From the highest reaches of the atmosphere to the deepest caverns below, the geosciences is a fascinating field dedicated to understanding just how the Earth (and other worlds) tick. But to many people, the Earth, planetary and space sciences are far from interesting or important. So how can geoscientists share their enthusiasm with the public? Catherine Pennington, an engineering geologist and science writer at the British Geological Survey (BGS), attended a one-day science communication conference to find out.
Listen to her podcast episode where she chats with conference speakers and encourages scientists to grasp the nettle and enter into an open dialogue with the public. This post is modified from a version which first appeared the on British Geological Survey’s blog, GeoBlogy. Read the original post here.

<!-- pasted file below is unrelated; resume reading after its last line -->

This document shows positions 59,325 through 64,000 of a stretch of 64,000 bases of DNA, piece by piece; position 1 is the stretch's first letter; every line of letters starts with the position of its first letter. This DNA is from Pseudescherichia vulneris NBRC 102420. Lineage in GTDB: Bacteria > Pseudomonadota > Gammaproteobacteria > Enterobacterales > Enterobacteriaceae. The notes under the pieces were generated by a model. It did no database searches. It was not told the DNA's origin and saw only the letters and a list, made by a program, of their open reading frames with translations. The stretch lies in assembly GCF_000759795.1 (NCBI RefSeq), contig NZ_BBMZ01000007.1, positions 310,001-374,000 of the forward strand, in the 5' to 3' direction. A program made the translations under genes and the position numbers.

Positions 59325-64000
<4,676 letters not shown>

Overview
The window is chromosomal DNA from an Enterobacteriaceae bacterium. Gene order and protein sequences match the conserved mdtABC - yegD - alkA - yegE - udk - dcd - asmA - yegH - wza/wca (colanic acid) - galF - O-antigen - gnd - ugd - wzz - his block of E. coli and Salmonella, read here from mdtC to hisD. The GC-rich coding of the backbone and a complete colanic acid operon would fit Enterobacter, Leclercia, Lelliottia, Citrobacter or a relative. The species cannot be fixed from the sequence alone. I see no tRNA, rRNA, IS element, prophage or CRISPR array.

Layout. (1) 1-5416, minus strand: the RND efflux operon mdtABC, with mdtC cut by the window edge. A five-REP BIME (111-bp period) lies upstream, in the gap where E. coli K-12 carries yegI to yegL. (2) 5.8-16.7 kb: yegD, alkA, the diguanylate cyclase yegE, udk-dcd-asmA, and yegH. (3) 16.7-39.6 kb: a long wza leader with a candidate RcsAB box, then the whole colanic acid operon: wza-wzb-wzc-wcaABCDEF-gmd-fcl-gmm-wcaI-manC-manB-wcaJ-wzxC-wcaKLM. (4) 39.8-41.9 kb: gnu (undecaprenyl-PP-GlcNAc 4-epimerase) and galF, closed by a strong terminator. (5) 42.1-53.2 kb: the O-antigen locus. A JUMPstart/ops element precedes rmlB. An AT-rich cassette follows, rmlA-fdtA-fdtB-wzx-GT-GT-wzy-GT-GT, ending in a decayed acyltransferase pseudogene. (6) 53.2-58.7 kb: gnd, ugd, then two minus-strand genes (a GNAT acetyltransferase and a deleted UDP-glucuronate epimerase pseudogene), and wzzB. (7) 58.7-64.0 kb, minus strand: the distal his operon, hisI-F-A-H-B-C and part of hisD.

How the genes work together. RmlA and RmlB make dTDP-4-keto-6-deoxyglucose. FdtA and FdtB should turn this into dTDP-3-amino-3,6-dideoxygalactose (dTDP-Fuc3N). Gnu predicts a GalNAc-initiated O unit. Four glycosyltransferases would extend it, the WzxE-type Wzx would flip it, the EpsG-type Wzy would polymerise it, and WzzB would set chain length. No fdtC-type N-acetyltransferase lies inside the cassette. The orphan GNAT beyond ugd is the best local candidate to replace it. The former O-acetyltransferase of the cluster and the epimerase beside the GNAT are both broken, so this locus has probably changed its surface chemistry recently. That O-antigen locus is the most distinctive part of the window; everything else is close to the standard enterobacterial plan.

This is really starting to get on my nerves now. For the umpteenth time, I have heard reference made to the world’s definition of boring: geology. What?!
Talk to anybody at BGS about their science and they will be hopping about with enthusiasm.
So why doesn’t the rest of the world see this? Is it because we geologists are really boring, or is it actually that we need to be better at talking about what we do?
This year I went to London to attend a conference run by the Petroleum Group at the Geological Society, titled Communicating Geoscience: Building Public Interest and Promoting Inclusive Dialogue. Have a listen to the podcast to hear all about it.
Thank you to all the speakers and organisers at the conference. I have used extracts from talks and interviews given by:
Iain Stewart, University of Plymouth
Laura Roberts, Petrotechnical Data Systems
Jen Roberts, Strathclyde University
Hazel Gibson, University of Plymouth
John Underhill, Heriot-Watt University
Anna Szolucha, University of Bergen
Stephen Harris, The Conversation
Stephanie Zihms, Heriot-Watt University
Jan Freedman, Plymouth City Museum and Art Gallery
Thanks also, of course, to the Petroleum Group of the Geological Society, particularly Kirstie Wright, Heriot-Watt University.
By Catherine Pennington, British Geological Survey